Stephen King’s The Long Walk and the Art of Dystopian Simplicity

Even though Stephen King has been a fixture of popular culture in the West since before I was born, I somehow still went thirty years before reading any of his books. He’s a renowned master of horror—penning the likes of Carrie, The Shining, IT, and Misery to name just a few—but it was his vision of a dystopian future America that first grabbed my attention: The Long Walk.

[Read more]

Series: That Was Awesome! Writers on Writing

Five Books About the Collapse of New York City

New York City is massive, varied, vibrant, beautiful and ugly, and when you’re on the streets of Manhattan as a wide-eyed tourist, you can feel the city thrumming around you. It’s arguably the capital of the world, and has had to bounce back from devastating storms, floods, fires, terrorist attacks, and more. Perhaps this is part of the reason why authors continue to treat the city so harshly in their fiction: no writer wants to be outdone by reality. Below are five books which feature New York City in various stages of collapse.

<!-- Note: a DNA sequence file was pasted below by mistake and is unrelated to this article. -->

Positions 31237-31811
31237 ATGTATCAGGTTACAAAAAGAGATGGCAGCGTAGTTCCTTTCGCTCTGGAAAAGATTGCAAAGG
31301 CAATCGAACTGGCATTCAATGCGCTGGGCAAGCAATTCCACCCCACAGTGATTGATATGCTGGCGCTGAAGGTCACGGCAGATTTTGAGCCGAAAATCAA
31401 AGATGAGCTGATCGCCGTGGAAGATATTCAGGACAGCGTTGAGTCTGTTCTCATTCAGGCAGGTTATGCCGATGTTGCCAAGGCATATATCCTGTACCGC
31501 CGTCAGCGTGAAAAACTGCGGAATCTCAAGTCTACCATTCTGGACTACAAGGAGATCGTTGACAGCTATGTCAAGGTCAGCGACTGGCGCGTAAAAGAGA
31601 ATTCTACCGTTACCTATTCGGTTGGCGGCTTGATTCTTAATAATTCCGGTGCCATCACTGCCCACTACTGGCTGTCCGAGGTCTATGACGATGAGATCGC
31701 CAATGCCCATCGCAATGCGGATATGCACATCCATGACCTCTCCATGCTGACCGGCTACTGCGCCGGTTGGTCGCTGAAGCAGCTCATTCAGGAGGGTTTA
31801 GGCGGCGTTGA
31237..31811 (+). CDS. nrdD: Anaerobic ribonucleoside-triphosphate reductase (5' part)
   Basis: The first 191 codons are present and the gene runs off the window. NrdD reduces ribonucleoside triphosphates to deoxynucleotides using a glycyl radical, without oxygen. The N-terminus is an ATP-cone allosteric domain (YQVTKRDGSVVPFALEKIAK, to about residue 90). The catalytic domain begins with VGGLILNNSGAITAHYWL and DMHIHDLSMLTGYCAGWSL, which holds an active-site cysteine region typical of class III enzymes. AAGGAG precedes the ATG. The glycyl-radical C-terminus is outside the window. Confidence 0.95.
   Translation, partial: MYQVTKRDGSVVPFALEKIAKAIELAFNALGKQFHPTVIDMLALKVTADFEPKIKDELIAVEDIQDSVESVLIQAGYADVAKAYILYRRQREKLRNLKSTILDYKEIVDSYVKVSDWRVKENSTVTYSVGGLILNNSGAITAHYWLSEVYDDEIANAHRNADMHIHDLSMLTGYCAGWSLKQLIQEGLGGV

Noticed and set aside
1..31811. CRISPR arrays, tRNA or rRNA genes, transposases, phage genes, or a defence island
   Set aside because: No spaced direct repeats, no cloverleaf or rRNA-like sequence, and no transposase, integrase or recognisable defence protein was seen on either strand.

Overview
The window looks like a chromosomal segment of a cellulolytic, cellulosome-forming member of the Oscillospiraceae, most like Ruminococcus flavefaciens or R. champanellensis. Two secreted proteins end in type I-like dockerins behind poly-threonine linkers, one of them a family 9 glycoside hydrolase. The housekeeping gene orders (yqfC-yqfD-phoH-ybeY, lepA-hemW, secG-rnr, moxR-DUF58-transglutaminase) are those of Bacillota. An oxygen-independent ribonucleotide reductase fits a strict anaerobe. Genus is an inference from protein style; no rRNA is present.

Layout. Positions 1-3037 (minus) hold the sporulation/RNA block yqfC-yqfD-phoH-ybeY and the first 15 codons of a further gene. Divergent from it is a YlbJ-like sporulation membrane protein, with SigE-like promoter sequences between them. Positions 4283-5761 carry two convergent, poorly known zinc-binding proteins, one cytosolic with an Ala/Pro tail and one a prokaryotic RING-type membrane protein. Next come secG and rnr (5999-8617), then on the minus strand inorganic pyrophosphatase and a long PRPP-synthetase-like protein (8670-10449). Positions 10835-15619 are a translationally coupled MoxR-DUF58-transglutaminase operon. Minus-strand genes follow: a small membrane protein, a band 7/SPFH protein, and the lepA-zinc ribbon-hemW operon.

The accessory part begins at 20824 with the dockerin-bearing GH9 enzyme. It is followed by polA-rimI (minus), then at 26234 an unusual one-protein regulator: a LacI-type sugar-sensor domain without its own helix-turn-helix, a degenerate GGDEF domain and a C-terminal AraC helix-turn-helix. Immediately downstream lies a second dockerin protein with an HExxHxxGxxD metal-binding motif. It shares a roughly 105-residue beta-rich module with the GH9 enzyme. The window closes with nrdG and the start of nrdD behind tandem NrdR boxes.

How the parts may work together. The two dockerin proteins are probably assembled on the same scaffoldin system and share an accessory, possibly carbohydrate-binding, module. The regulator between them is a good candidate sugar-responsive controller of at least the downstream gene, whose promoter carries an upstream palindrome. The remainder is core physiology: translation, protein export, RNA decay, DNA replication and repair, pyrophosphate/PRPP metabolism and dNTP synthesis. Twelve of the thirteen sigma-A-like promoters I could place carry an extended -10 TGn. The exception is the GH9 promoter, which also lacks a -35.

[Read more]

5 of the Coolest Cats in Space

The cat is on the floor, looking up at me and yelling as I type this. My original plan was for a piece on ‘Pets In Space’, but she’s threatened to vomit on my bed, under the covers, if I don’t focus solely on cats. Why? Because cats are better than dogs. I am typing this of my own free will. Please send salmon.

In all seriousness though, even dog lovers have to admit that cats would make better pets aboard a space craft: they don’t require as much food as any but the smallest dogs, unlike many dog breeds they don’t need a lot of space to run around, and they’re great at catching the rodents chewing on the cables of the life-support system.

Now, with that debate settled, let’s look at some of the best cats in space across literature, comics, film, and video games.

[Read more]

The One Book That’s Tattooed on Both My Arms